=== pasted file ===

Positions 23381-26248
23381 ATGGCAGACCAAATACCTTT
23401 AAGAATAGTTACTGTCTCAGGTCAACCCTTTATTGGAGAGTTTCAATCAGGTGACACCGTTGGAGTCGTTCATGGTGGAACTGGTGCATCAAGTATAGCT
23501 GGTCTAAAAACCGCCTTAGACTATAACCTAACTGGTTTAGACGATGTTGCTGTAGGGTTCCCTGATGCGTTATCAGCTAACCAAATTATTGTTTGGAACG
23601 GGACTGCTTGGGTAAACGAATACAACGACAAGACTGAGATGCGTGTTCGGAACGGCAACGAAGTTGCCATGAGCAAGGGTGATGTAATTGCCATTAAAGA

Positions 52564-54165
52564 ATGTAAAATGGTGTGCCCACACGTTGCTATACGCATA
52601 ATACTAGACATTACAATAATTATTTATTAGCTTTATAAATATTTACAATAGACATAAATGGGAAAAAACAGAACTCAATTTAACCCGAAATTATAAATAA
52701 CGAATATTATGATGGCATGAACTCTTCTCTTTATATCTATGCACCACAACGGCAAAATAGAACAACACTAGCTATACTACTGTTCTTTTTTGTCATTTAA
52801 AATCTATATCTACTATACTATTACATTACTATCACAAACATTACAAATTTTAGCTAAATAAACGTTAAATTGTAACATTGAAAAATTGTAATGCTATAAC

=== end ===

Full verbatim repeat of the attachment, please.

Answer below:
Positions 23381-26248
23381 ATGGCAGACCAAATACCTTT
23401 AAGAATAGTTACTGTCTCAGGTCAACCCTTTATTGGAGAGTTTCAATCAGGTGACACCGTTGGAGTCGTTCATGGTGGAACTGGTGCATCAAGTATAGCT
23501 GGTCTAAAAACCGCCTTAGACTATAACCTAACTGGTTTAGACGATGTTGCTGTAGGGTTCCCTGATGCGTTATCAGCTAACCAAATTATTGTTTGGAACG
23601 GGACTGCTTGGGTAAACGAATACAACGACAAGACTGAGATGCGTGTTCGGAACGGCAACGAAGTTGCCATGAGCAAGGGTGATGTAATTGCCATTAAAGA

Positions 52564-54165
52564 ATGTAAAATGGTGTGCCCACACGTTGCTATACGCATA
52601 ATACTAGACATTACAATAATTATTTATTAGCTTTATAAATATTTACAATAGACATAAATGGGAAAAAACAGAACTCAATTTAACCCGAAATTATAAATAA
52701 CGAATATTATGATGGCATGAACTCTTCTCTTTATATCTATGCACCACAACGGCAAAATAGAACAACACTAGCTATACTACTGTTCTTTTTTGTCATTTAA
52801 AATCTATATCTACTATACTATTACATTACTATCACAAACATTACAAATTTTAGCTAAATAAACGTTAAATTGTAACATTGAAAAATTGTAATGCTATAAC